Now let us address the “wins.” R. v. Sparrow is hailed by leaders and lawyers far and wide as a victory. It basically confirmed that Indigenous people had the right to fish for food. We needed a bunch of stuffy neo-colonials in wigs and robes to tell us that? The ruling stated that the government could infringe upon that right, as long as it did so justifiably.

Patricia Monture-Angus points out another problem, “In Sparrow, the delineation of rights is consistently narrowed in such a fashion that valuable Aboriginal time and energy must be repeatedly expended to secure narrow victory upon victory with the great consequence of failure looming around every judicial corner.” Essentially it set out the requirement that Indigenous people would be required to legally fight, right-by-right, case-by-case.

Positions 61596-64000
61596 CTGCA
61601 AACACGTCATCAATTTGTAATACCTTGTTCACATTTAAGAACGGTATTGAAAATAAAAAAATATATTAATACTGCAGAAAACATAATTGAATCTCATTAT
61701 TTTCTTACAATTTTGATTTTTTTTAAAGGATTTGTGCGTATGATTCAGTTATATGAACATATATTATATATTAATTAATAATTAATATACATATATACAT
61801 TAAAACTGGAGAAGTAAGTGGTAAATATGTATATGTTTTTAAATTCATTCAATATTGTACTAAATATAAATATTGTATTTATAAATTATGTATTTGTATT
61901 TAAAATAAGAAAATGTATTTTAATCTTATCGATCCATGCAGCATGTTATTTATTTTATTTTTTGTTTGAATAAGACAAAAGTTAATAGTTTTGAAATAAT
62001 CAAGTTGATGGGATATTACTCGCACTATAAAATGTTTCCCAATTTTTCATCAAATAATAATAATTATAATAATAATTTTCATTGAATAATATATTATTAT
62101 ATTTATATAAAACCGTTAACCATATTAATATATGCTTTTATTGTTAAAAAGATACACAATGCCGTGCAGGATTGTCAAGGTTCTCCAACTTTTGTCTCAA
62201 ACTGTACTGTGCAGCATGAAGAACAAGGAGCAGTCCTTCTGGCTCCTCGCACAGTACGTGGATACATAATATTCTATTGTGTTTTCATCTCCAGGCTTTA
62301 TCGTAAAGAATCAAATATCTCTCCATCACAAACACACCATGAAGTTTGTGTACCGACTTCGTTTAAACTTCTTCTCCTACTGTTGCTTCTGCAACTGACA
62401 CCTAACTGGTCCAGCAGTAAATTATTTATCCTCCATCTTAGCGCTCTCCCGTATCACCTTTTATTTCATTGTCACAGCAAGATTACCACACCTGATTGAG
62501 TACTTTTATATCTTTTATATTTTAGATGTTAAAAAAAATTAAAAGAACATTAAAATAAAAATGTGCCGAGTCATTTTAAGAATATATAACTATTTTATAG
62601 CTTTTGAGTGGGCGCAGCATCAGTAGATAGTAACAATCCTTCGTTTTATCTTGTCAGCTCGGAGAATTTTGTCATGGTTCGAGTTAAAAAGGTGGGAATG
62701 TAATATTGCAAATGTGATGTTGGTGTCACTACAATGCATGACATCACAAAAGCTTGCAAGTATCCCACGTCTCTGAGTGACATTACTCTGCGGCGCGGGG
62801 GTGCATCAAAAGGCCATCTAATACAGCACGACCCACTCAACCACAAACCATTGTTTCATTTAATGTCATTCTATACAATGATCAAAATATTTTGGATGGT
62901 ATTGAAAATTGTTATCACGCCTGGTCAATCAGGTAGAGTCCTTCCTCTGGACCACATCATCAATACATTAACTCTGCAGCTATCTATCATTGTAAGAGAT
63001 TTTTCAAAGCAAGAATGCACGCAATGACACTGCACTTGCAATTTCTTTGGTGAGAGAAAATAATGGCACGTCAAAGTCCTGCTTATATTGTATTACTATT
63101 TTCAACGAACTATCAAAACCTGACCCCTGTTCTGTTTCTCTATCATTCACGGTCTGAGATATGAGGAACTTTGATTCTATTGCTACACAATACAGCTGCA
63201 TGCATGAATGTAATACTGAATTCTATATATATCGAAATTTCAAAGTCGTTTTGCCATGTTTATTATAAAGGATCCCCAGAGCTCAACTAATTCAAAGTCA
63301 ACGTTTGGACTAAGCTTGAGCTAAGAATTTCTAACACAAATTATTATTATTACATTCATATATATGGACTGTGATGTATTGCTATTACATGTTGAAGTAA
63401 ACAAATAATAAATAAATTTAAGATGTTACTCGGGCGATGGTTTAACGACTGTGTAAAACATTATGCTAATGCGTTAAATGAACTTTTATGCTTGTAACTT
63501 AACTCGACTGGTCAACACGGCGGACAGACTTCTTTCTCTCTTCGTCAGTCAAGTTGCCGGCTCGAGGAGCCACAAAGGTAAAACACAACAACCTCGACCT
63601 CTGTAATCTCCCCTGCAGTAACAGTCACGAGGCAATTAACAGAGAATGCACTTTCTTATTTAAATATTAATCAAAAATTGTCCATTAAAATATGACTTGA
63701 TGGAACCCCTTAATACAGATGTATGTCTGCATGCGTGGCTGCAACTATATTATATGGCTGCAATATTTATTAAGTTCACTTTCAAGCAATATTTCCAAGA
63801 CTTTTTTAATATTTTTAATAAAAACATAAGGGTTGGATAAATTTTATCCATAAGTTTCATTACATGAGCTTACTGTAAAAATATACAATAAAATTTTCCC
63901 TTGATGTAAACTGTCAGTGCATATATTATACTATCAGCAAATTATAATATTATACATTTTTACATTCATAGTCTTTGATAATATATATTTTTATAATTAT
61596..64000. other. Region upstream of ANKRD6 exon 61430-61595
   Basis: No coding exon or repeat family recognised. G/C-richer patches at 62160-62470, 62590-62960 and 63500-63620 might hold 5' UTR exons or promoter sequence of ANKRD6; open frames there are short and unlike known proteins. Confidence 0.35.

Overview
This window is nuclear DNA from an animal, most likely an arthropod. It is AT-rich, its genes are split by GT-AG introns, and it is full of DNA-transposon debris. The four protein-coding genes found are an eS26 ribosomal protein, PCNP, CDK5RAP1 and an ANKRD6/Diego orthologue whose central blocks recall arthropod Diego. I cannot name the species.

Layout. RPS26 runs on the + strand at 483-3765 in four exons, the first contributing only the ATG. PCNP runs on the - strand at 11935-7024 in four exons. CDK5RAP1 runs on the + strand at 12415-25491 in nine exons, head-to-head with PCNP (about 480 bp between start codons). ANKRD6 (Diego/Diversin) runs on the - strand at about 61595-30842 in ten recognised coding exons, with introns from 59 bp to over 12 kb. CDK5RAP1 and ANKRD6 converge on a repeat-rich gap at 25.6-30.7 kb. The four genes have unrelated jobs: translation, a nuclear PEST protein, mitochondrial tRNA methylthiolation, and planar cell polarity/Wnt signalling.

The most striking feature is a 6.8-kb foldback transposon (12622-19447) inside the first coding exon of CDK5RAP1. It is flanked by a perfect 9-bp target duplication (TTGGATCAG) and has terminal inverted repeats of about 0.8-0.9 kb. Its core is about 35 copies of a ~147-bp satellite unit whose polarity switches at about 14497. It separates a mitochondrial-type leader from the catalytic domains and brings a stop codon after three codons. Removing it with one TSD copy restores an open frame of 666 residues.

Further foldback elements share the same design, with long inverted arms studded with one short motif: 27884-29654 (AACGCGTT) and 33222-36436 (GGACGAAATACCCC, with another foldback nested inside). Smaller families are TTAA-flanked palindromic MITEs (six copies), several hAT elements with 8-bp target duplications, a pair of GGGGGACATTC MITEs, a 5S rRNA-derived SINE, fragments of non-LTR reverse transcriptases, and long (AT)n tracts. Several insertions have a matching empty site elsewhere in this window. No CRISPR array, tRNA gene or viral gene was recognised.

While not a victory, R. v. Van der Peet added to the increasingly narrow legal landscape. Toovey points out that, “The court in Van der Peet determined that it is not only appropriate, but also necessary for the judiciary to determine what is authentically Indigenous and that this can be done through a series of tests…” The increasing number of firms practicing Aboriginal Law exclusively is evidence of the growing complexity and number of hoops that Indigenous people continue to subject themselves to.